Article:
Anyone or any home can get bedbugs. They are small bugs that live on human and animal blood and live in dark and undisturbed locations close to their host. The US Department of Housing and Urban Development has a bedbug action plan which you can access here.

Bedbug bites can cause itching,a nd sometimes can lead to secondary infections. Minimal treatment which may include anitbiotics, antihistamines, topical and oral corticosteroids, and epinephrine may be used. For more information visit the CDC

Integrated Pest Management

IPM allows owners to protect their homes from pests without threatening their health. There are 3 steps:

  1. Find out what kind of pests you have and where they are coming from. You should research your pets to learn about their habits and how to target them.
  2. This step focuses on prevention and taking away shelter, food, and water from pests:
    1. Keep living areas clean and uncluttered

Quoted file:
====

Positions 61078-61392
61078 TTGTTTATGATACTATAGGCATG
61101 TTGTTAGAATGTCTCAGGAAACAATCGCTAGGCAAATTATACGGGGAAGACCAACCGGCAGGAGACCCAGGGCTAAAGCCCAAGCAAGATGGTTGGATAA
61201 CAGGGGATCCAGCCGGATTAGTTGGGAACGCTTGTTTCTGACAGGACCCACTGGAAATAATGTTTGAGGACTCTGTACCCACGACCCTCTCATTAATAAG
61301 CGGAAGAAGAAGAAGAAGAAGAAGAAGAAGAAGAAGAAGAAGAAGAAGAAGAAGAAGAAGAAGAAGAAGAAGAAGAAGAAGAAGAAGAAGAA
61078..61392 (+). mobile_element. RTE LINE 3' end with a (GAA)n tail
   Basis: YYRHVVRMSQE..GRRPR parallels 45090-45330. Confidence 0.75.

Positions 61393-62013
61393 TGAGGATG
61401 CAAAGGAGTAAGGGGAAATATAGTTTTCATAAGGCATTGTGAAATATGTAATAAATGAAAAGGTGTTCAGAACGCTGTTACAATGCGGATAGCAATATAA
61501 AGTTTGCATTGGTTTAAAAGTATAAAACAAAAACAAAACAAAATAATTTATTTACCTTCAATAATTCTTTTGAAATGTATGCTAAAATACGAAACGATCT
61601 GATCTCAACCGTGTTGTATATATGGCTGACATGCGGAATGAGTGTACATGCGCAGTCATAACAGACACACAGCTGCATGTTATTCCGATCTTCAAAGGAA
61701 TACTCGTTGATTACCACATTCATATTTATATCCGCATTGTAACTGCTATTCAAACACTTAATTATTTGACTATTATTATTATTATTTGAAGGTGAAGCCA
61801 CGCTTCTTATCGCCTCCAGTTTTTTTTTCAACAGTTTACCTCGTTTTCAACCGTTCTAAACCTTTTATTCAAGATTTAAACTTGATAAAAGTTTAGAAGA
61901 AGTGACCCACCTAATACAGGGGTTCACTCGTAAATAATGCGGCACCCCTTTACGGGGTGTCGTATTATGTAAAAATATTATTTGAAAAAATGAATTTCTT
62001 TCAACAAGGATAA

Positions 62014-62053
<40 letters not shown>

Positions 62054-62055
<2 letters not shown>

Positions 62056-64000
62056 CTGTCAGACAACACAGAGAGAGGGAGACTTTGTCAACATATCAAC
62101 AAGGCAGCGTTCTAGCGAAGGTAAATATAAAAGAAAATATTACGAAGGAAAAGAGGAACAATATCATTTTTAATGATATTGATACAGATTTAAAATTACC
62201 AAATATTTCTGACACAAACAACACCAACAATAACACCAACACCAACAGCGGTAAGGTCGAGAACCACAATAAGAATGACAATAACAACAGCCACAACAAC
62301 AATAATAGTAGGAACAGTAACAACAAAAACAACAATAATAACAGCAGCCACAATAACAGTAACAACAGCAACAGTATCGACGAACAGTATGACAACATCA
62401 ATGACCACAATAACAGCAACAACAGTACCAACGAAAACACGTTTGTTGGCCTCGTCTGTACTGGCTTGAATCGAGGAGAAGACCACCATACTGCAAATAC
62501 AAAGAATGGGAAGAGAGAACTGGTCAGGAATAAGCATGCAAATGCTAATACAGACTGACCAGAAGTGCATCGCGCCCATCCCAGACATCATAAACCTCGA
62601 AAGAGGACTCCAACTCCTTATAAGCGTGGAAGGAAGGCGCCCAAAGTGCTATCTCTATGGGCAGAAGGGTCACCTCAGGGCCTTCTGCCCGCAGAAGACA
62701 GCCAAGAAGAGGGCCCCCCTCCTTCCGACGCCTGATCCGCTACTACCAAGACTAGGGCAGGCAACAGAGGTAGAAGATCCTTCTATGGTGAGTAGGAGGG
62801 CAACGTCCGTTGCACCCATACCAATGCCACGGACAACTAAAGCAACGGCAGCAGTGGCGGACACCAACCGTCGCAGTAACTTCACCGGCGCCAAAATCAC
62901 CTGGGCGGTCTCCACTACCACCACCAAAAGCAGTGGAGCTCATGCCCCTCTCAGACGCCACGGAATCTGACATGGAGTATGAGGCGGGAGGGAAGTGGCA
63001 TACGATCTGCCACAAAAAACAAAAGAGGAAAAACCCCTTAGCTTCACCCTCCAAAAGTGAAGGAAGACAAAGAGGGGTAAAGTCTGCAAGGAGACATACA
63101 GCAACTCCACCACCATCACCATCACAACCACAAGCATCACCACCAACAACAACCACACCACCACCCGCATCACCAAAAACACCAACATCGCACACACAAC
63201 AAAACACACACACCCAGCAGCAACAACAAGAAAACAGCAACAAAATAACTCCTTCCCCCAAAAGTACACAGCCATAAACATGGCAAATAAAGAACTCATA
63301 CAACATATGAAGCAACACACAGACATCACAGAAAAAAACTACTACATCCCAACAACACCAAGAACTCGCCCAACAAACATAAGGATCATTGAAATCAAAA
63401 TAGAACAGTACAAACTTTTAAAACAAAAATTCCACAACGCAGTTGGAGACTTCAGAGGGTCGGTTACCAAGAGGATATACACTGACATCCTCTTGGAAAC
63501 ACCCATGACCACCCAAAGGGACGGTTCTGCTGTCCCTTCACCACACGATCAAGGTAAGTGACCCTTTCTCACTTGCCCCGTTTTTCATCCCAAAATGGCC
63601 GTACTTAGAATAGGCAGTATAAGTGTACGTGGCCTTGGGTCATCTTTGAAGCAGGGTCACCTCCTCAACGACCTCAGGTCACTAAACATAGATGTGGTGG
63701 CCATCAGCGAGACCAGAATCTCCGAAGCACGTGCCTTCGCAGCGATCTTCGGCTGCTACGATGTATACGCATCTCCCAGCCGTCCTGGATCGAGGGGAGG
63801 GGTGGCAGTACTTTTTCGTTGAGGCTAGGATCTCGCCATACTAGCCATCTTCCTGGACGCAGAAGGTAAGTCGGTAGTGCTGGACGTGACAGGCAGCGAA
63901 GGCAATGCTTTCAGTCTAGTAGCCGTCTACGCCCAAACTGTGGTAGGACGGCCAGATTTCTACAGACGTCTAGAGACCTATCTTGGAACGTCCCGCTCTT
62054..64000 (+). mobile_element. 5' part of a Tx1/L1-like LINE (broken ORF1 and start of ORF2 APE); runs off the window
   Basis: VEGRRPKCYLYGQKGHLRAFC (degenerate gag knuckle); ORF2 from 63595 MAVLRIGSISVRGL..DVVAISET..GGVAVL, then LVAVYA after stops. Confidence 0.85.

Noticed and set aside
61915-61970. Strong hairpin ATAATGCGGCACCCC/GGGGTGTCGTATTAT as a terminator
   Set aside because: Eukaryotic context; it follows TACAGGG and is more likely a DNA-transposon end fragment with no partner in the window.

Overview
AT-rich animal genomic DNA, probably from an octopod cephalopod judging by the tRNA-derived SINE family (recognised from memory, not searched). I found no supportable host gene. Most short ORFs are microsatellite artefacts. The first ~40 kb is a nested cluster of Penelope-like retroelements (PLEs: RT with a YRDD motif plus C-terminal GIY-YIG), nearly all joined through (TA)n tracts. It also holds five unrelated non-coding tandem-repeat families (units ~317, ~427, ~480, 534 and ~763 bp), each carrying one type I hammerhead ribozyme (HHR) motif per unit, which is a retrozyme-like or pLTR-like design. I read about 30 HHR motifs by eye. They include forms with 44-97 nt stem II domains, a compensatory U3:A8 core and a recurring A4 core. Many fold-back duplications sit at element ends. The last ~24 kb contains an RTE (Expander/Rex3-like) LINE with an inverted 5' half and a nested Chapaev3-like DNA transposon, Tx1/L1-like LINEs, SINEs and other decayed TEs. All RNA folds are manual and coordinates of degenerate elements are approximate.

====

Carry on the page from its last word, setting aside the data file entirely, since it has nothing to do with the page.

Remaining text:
2. Keep food properly stored
    3. Keep trash properly stored
    4. Fix plumbing and water leaks
    5. Seal points where they could come from such as gaps in walls, pipes, pavement, and other surfaces, with caulking, steel wool, or other pest-proof materials.
  3. Use traps and baits, then less-toxic dusts such as boric acid.
    1. Put the bait close tot he pests's hiding place, and don't spray pesticides. This would keep them away from the bait.
    2. When choosing and using chemicals, be sure to read every label thoroughly, and only use according to instructions.


To tell if you have a rodent infestation, look for droppings around food, in drawers and cupboards, and under the sink, nesting material like shredded paper, fabric, or dried plants, signs of chewing on food packaging, holes chewed in walls and floors, and stale smells from hidden areas.

To prevent rodent infestations, seal holes inside and outside the home with steel wool or another material, and remove potential rodent nesting sites from your property, like leaf piles and deep mulch. In addition, clean up food and water sources in your house by keeping kitchen garbage properly stored, consistently turning compost pile, and stop feeling outdoor birds while controlling an infestation.

For more information, visit the CDC and EPA.

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